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Premier vows to narrow urban-rural digital learning gap


Premier Su Tseng-chang on Thursday received a Ministry of Education (MOE) briefing on a program to enhance digital learning at elementary through high schools by providing internet access for all classrooms and tablet computers for all students. With the arrival of the digital age, digital learning has become the dominant trend in education and the pandemic has intensified that tendency. Since Taiwan is a digital powerhouse, the government should promote this trend and usher the nation into the digital learning age, the premier said.

The MOE has invested a special budget of NT$15 billion (US$539.7 million) under the Forward-looking Infrastructure Development Program to promoting digital learning. These projects have seen the proportion of schools with high-speed internet access grow from 10 percent to nearly 100 percent, and the proportion of classrooms with wireless internet double from less than 40 percent to more than 80 percent. Over 61,000 smart learning classrooms have also been set up, while 210,000 mobile devices have been distributed.

Due to domestic COVID outbreaks this past May, schools at all levels have cancelled in-person classes in favor of online learning, with the entire nation successfully shifting to a new mode of learning. The pandemic has also highlighted the fact that many rural, economically disadvantaged and large families do not have the digital equipment necessary to take advantage of online learning. The government has therefore decided to use the special budget to lend a hand to every child and every family, and bring the entire nation into the new age of digital learning, the premier pledged.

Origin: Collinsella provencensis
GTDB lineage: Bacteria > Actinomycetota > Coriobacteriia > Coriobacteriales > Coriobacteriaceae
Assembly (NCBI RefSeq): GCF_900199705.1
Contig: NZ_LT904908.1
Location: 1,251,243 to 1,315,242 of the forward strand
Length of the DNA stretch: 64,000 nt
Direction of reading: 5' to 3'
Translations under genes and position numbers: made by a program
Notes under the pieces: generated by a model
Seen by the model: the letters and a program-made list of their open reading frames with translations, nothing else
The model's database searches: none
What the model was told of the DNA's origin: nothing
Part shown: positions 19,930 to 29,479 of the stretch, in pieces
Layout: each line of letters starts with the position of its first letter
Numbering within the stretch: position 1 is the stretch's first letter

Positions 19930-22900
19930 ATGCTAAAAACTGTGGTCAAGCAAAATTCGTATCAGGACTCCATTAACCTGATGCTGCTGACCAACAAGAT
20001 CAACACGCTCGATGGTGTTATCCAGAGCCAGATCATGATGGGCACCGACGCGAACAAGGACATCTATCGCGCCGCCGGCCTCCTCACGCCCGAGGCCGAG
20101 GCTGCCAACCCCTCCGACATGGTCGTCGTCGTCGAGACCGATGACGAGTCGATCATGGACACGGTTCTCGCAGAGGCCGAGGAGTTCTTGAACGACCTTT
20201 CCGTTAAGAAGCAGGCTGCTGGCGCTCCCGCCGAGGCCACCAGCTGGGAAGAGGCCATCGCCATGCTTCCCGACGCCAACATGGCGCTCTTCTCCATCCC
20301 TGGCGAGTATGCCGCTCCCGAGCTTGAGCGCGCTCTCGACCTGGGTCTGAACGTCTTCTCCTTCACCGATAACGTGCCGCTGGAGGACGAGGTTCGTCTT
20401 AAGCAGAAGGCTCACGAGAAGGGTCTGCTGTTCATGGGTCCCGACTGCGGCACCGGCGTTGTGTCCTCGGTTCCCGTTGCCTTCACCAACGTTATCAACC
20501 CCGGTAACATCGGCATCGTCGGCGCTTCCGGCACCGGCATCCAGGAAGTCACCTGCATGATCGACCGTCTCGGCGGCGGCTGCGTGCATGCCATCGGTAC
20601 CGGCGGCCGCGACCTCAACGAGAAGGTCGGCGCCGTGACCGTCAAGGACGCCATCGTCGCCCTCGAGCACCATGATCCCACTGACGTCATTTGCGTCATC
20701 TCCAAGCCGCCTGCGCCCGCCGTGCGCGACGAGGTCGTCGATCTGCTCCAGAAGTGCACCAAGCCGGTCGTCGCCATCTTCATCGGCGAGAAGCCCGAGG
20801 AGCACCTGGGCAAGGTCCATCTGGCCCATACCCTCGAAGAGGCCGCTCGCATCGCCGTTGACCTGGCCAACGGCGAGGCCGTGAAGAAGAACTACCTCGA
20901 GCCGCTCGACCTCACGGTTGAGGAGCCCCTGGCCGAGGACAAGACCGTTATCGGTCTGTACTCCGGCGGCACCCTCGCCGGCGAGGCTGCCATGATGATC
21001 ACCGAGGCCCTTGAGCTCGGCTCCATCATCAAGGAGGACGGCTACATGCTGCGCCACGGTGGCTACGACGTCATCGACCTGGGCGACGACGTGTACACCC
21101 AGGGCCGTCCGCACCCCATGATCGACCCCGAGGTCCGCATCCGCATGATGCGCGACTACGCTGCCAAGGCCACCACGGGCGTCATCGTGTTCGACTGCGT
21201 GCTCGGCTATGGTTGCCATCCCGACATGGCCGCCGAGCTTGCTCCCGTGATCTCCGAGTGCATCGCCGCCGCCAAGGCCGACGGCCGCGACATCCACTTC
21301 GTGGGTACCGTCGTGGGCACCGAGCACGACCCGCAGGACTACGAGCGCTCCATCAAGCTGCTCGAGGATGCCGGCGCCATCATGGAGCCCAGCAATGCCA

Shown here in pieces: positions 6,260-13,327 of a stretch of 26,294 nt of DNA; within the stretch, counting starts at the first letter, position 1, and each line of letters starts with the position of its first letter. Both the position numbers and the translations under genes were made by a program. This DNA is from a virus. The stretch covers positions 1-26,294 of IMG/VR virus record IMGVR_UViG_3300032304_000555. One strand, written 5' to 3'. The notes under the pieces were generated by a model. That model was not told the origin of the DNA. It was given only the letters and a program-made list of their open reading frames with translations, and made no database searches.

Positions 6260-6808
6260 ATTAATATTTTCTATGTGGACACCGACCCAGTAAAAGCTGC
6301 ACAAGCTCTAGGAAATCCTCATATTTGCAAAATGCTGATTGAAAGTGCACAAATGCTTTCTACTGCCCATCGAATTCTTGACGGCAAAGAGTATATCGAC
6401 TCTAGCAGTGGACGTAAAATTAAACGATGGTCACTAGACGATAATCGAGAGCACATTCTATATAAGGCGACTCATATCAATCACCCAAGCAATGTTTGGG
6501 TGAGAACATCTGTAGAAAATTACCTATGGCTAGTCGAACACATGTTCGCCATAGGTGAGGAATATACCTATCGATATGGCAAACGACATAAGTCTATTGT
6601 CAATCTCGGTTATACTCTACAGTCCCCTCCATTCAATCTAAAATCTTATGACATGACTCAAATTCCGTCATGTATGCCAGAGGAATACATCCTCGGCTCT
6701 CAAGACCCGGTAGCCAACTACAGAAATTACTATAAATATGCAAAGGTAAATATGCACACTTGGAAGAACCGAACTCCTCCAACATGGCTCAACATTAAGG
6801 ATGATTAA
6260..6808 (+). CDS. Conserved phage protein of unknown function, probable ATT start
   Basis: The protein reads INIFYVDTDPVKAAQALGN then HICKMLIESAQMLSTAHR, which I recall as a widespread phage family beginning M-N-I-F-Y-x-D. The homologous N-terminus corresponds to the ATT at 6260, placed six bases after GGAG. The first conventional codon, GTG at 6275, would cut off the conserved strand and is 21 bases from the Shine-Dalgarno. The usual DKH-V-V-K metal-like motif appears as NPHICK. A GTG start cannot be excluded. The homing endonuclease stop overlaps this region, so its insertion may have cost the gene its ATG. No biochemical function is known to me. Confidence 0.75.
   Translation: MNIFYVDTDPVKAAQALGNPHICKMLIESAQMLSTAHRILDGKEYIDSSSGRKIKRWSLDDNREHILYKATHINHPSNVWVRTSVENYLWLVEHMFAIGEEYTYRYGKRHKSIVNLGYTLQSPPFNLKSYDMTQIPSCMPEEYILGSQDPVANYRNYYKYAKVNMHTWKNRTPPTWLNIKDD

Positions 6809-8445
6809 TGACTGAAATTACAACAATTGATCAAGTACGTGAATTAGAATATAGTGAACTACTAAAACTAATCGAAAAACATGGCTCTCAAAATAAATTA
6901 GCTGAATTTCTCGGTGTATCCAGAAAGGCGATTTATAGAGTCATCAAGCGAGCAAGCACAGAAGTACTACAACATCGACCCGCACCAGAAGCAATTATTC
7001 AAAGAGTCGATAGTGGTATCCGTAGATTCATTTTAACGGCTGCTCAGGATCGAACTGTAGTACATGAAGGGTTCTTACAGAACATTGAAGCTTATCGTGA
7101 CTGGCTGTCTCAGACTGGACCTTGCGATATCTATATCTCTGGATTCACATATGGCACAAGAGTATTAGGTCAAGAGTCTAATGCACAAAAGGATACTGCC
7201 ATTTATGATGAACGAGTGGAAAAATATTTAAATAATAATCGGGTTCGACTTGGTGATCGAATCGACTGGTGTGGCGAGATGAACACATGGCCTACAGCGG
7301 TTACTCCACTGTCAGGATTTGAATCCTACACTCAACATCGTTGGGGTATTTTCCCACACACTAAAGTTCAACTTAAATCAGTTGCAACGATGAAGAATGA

An additional NT$20 billion (US$719.6 million) will be invested over the next four years, he said, including funds to purchase 610,000 mobile devices before September of 2022, making one device per student in remote areas a priority. Those funds will also be used to support joint public-private sector efforts to develop digital teaching materials and subsidies to cities and counties to purchase high-quality teaching materials for their schools, and to upgrade internet bandwidth and services while using technology to assist students who are behind their peers. These investments will give both urban and rural students more diverse and dynamic learning materials to make learning more edifying and effective.

The premier noted that for the past few years, the government and the entire nation have worked to give the next generation the best possible environment to enjoy learning. In March of next year every classroom will have air conditioning, and every school will be using solar photovoltaic installations to produce more electrical power than their air conditioners will consume. By next September, remote schools will also implement a system of central kitchens to support smaller schools, using designated vehicles to deliver piping hot lunches right on time. In combination with the program to provide internet access for all classrooms and tablet computers for all students announced today, the next generation of Taiwanese will not only eat better, but study better, too.

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